State and federal elections officials today announced a new program that will allow Iowa soldiers on duty to vote via e-mail or fax in the November election. The director of the Federal Voter Assistance Program, Polli Brunelli, says program allows soldiers and some other citizens who have problems getting their ballots sent through the mail.
Brunelli says it includes those in combat or remote areas such as Iraq and Afghanistan, on ships at sea, overseas Peace Corp workers, clergy, missionaries and others. She says it allows Iowa’s military and overseas citizens “the chance to vote and have their vote counted.”
Brunelli says a handful of other states are doing the same thing. She says Iowa is one of 10 states that allow a voter to get a ballot by e-mail and one of seven states that allow the voted ballot to be returned by e-mail. Brunelli says e-mail is often more available and faster than regular mail. And she says the government has taken steps to prevent fraud.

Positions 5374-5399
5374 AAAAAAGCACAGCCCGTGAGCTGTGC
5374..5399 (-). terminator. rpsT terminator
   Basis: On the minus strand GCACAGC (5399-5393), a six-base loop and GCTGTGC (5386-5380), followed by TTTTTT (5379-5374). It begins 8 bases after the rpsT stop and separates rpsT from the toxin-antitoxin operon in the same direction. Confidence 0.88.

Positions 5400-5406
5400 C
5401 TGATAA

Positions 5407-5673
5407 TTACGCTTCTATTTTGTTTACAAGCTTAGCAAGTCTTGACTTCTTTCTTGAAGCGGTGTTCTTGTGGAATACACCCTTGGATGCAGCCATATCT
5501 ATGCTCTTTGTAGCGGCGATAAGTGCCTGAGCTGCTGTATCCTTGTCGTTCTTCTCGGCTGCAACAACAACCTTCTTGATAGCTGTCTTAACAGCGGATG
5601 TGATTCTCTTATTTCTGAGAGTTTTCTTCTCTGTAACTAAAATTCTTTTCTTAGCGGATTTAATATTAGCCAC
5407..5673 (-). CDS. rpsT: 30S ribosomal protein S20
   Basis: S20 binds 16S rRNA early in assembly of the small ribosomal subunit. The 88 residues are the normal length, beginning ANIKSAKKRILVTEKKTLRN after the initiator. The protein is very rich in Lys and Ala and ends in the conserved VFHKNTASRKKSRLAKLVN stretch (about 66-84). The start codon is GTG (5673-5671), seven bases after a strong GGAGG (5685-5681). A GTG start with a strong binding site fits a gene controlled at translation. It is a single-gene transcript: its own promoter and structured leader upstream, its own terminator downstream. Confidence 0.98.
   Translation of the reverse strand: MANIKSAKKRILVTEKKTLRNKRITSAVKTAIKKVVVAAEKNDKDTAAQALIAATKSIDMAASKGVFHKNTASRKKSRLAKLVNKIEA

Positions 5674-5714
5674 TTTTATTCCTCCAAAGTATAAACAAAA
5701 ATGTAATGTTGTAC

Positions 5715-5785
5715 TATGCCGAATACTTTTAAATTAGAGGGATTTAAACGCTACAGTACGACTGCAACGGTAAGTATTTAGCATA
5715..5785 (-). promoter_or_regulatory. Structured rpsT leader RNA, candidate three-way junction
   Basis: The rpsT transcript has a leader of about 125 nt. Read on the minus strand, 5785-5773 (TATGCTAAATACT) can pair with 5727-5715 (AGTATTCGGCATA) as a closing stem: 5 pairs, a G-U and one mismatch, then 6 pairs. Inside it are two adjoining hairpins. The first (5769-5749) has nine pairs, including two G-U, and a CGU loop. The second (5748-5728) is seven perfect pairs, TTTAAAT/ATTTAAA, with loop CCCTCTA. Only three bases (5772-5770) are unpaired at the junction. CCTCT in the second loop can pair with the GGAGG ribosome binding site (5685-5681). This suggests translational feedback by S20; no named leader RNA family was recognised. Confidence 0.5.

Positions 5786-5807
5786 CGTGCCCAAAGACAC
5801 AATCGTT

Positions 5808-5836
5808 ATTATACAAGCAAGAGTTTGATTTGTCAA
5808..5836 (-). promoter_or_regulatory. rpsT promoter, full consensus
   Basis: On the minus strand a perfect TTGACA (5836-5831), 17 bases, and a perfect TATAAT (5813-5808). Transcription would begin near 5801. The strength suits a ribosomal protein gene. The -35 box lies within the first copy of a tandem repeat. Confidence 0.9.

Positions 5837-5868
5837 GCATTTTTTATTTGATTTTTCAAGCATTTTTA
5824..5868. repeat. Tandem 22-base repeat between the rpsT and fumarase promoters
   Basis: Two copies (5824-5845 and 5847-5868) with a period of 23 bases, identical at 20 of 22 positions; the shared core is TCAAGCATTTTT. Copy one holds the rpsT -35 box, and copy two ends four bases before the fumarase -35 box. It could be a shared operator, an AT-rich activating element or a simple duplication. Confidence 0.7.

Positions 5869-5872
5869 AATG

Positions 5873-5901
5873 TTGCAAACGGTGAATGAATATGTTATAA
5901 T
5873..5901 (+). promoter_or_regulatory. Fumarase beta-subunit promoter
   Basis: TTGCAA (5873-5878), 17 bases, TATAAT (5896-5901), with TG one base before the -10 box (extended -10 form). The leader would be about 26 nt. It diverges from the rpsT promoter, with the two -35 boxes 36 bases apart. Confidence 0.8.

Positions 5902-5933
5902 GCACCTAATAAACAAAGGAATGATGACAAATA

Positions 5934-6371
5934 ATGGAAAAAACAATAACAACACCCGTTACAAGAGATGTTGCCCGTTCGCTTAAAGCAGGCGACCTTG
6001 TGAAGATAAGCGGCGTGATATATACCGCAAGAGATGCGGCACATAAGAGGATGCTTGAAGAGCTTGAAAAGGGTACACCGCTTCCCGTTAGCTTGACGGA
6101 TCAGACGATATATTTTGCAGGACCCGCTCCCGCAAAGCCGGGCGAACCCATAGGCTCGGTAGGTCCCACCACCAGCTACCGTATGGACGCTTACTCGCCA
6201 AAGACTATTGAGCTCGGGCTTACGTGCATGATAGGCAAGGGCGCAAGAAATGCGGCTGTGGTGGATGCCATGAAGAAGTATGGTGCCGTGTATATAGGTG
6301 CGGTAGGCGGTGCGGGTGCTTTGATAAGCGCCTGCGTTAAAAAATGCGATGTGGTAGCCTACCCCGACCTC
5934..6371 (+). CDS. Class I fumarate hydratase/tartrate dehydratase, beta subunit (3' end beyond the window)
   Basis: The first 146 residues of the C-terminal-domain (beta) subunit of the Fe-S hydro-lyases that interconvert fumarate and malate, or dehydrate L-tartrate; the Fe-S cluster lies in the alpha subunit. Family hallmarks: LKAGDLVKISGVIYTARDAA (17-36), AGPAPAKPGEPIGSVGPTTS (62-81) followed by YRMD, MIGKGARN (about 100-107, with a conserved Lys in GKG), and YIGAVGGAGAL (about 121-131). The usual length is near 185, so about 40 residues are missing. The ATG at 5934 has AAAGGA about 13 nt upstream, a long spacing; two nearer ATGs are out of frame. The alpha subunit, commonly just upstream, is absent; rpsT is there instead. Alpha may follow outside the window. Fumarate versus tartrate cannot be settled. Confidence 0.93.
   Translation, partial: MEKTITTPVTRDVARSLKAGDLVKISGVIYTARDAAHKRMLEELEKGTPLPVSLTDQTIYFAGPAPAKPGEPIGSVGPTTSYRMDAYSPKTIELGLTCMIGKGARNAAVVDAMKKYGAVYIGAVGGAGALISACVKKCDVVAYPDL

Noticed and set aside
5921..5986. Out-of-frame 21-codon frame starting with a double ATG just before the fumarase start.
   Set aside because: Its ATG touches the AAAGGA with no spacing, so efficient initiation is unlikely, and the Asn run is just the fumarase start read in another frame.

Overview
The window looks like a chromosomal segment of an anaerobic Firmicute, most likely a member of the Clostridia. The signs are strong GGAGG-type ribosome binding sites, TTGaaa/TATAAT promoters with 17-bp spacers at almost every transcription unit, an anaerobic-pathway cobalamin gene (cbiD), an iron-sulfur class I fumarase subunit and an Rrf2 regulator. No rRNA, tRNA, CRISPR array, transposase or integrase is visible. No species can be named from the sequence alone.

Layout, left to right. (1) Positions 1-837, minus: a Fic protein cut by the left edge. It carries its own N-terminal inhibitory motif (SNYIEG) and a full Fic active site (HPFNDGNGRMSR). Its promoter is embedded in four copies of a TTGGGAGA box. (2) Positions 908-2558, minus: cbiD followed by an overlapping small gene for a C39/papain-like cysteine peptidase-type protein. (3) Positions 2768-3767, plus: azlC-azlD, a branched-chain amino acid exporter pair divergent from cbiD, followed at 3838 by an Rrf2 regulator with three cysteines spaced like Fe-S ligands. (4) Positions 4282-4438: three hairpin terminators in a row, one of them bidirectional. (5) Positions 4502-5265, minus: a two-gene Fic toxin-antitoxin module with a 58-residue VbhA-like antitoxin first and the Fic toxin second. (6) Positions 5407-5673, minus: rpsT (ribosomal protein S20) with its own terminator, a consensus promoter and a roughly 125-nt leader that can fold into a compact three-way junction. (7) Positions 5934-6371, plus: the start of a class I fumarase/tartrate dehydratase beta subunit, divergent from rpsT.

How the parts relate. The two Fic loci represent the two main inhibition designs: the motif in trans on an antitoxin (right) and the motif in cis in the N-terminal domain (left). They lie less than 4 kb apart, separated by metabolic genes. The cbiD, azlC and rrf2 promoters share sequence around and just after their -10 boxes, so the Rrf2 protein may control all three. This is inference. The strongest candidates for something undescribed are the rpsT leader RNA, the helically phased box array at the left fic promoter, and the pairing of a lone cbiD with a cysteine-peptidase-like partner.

Brunelli says they have a webguard feature for safety and security with the e-mail and she says they also get the original voted ballot sent in as a check on the process. Brunelli says they’ll use a common program to ensure the ballots are safe. She says the ballots that are sent back by e-mail will be scanned and sent back in the P-D-F format so they cannot be altered.
Brunelli was asked why everyone can’t use the e-mail voting process instead of just those who’re overseas. Brunelli says the overseas group is the most difficult group to reach because of the unreliability of the mail in other countries. She says if the state wants to open up the process to others later on, then that’s an option.
Brunelli says as of today (Thursday) there are some 14-hundred Iowa soldiers overseas who might want to use the program.